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ChrisM

12.5 question

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Does anyone know what the T/S values for the 12.5 drivers might be? I want to have some baseline numbers so when I apply Roy's sealant to them I can compare my measurements to the "originals". I'm thinking they need a light touch. I'm also looking for the same sort of data for Philips midranges. Any help appreciated!

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I don't know about the T/S parameters but I assume you read the service bulletin: http://www.classicspeakerpages.net/library/klh/other/klh_schematicsservice/klh_service_bulletin_60.pdf

It gives no guidance about how heavy but I agree, a light touch. To tell the truth, I've restored many speakers that use the 12.5 driver: Twelves, Fives, Elevens, Fourteens, Fifteens, Nineteens (probably some others) as well as all of the Model Eight, Thirteen and Twenty-One radios that use the 12.5 and I rarely use the surround goo. But KLH's Service Bulletin is pretty clear: It should be used on ALL 12.5 drivers and woofers regardless of the reason for service.

Kent

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I did read bulletin 60. I was just hoping for some baseline data. The problem is the same for most old drivers, they just didn't publish any of this data.I'm sure Henry had it all scribbled down somewhere. The only people who published anything at all were those people who sold raw drivers. A light touch it is for the 12.5s.

Chris

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8 minutes ago, ChrisM said:

I'm sure Henry had it all scribbled down somewhere.

Maybe not.

According to Wlkipedia (and you know it can only go there if it's true ;)) "Beginning June 1972, Richard H. Small published a series of very influential articles in the Journal of the Audio Engineering Society restating and extending Thiele's work."  Henry had left KLH in 1968 to start up Advent (to build projection TVs. By then the speakers were sort of an afterthought).

Maybe ask PeteB. I think he's calculated TSPs for several speakers.

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First question, what are 12.5 drivers, can you provide a link?

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Next it sounds like you want to re-dope a woofer edge and you want to know the T&S parameters.

My advice is that you don't really need them due to the nature of acoustic suspension speakers.

The first thing to consider is the in box resonance Fc and since the air spring dominates the important

parameter is moving mass which is mainly the cone, VC assembly and a bit of air that couples to the 

cone.  These do not change.  What you need when you dope it is to keep the compliance high.

You could measure the woofer in free air and/or in the box in its old state, then dope it and measure

both again.  Fs might change a bit, Fc should change less due to the air spring and all that is really

important is Fc.  

The second important parameter is Qts, which becomes Qtc in box this is mainly determined by the

motor strength combined with the resonant system at Fc.  If Fc is correct and the VC and motor are

still in spec then Qtc should be correct.

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About doping the AD5060 that is with the fabric edge I take it?

I'd use a very light coat of a material that remains very soft.

Edit:  Don't use Permatex Form a Gasket,  JKent wrote this:

  • I see a "possible" problem. Our late friend Carl Richards (one of the moderators here btw) did great work but in 2009 he may have still been using Permatex to seal the woofers. That was suggested in the 2007 AR-3a restoration guide but that was a mistake. Turns out Permatex eventually hardens somewhat. The ONLY sealant that should be used is RoyC's butyl rubber solution but that may not have been available in '09. So the real question may be; how to remove the Permatex."

 

Here are some threads about re-doping tweeters but I don't think that shellac or varnish is the 

correct material for edges:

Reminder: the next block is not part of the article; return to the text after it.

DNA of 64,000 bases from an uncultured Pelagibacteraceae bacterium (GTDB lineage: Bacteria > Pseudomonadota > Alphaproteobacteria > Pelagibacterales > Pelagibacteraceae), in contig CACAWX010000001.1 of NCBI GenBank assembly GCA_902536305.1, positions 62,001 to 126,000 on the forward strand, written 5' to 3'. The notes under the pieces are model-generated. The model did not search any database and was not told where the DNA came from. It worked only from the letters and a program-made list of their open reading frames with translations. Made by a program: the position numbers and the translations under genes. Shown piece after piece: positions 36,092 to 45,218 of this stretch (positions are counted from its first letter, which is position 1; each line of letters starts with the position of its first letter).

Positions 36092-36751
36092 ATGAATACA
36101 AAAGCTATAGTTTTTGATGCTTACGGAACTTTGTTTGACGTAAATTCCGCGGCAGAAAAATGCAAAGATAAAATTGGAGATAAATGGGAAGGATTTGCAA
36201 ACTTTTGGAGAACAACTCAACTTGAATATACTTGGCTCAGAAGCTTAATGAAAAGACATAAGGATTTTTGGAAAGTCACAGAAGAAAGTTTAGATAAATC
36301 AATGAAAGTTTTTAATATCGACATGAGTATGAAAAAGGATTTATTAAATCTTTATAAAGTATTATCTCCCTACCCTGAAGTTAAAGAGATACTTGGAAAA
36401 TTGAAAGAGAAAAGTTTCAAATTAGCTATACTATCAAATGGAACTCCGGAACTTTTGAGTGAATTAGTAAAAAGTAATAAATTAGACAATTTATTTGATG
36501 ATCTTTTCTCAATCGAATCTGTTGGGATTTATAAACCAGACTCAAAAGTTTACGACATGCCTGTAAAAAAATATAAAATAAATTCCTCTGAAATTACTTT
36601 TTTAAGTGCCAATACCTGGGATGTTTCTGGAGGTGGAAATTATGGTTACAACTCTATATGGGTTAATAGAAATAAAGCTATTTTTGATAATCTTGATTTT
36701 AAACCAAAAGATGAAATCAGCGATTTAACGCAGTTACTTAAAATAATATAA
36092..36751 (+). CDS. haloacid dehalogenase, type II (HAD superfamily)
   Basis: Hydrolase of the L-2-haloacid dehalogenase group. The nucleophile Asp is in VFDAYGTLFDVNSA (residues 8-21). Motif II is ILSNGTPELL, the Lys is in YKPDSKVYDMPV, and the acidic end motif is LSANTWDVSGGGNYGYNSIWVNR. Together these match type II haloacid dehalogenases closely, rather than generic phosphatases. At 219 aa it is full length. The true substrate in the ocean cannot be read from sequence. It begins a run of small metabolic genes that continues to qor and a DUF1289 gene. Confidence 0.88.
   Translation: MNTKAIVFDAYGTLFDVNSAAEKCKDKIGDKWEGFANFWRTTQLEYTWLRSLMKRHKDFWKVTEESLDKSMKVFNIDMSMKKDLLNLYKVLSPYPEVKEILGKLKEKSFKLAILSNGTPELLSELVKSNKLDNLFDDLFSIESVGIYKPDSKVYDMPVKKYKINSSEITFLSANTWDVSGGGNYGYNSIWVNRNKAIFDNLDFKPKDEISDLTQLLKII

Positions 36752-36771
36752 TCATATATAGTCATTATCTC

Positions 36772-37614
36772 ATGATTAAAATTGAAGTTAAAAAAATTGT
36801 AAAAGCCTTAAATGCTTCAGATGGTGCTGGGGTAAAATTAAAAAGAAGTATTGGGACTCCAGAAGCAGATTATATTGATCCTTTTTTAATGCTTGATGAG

https://audiokarma.org/forums/index.php?threads/how-to-re-dope-snell-tonegen-foster-tweeters-model-e-j-k-gens-i-ii.696046/page-2

https://www.audiokarma.org/forums/index.php?threads/re-coating-audax-dome-tweeters-w-measurements.559836/

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1 hour ago, Pete B said:

First question, what are 12.5 drivers, can you provide a link?

Pete,

The 12.5 driver was a 4" full-range, very similar to the Foster 10F3 I believe. KLH used them as radio speakers in the Eight, Thirteen and Twenty-One. They were the mids in the Five and Twelve and they were standalone full-range speakers in many of the compact systems such as the Eleven. They were also used in pairs in the Fourteen, Fourteen B and Nineteen,

Kent

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What Kent said. Also, and perhaps less important, there was the tweeter version as in the Model 24.

I know from the saga surrounding Roy's experiments to recreate the cloth sealant that the main thing is to monitor the Fs. The question is what was the Fs of them when they were new? I can measure a dried out driver and then reseal it and the Fs shouldn't go up and remain there over time but Henry didn't ship them dried out so I don't know if it is REALLY correct. Maybe I just obsessing over this but you can't really say it sounds right if you don't know if it works right. I won't even ask about the correct magnetization level for the Alnico magnets in old woofers......

Chris

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Pete,

i just looked at the links you suggested about re-doping tweeters. I have some of the Audax tweeters which are a bit crusty so thanks for the links. I also think a call to Richard So of ADS restoration fame would be good since they work on highly doped tweeters all the time. I was PMing with Roy about his sealant and he suggested that less is more. The thing about the 12.5s and the Philips mids is that they also go to rather high frequencies and the surround if not terminated correctly could mess that up.

Chris

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"The thing about the 12.5s and the Philips mids is that they also go to rather high frequencies and the surround if not terminated correctly could mess that up."

I agree.

Is the 12.5 sealed back or did they use a cup behind it?

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Was the 12.5 similar to this also?

https://www.madisoundspeakerstore.com/approx-4-fullrange/fostex-fe103en-4-full-range/?gclid=EAIaIQobChMI1ZqrvoDJ5AIVCZSzCh3XHwwSEAYYAiABEgJYvfD_BwE

Open back full rangers like these usually have an Fs of 80 to 120 Hz.

Sealed back Fs would probably be 200 to 500 Hz depending on how Kloss designed the system.

I know, not very specific but if you measure Fs/Fc at 1 KHz something is probably wrong.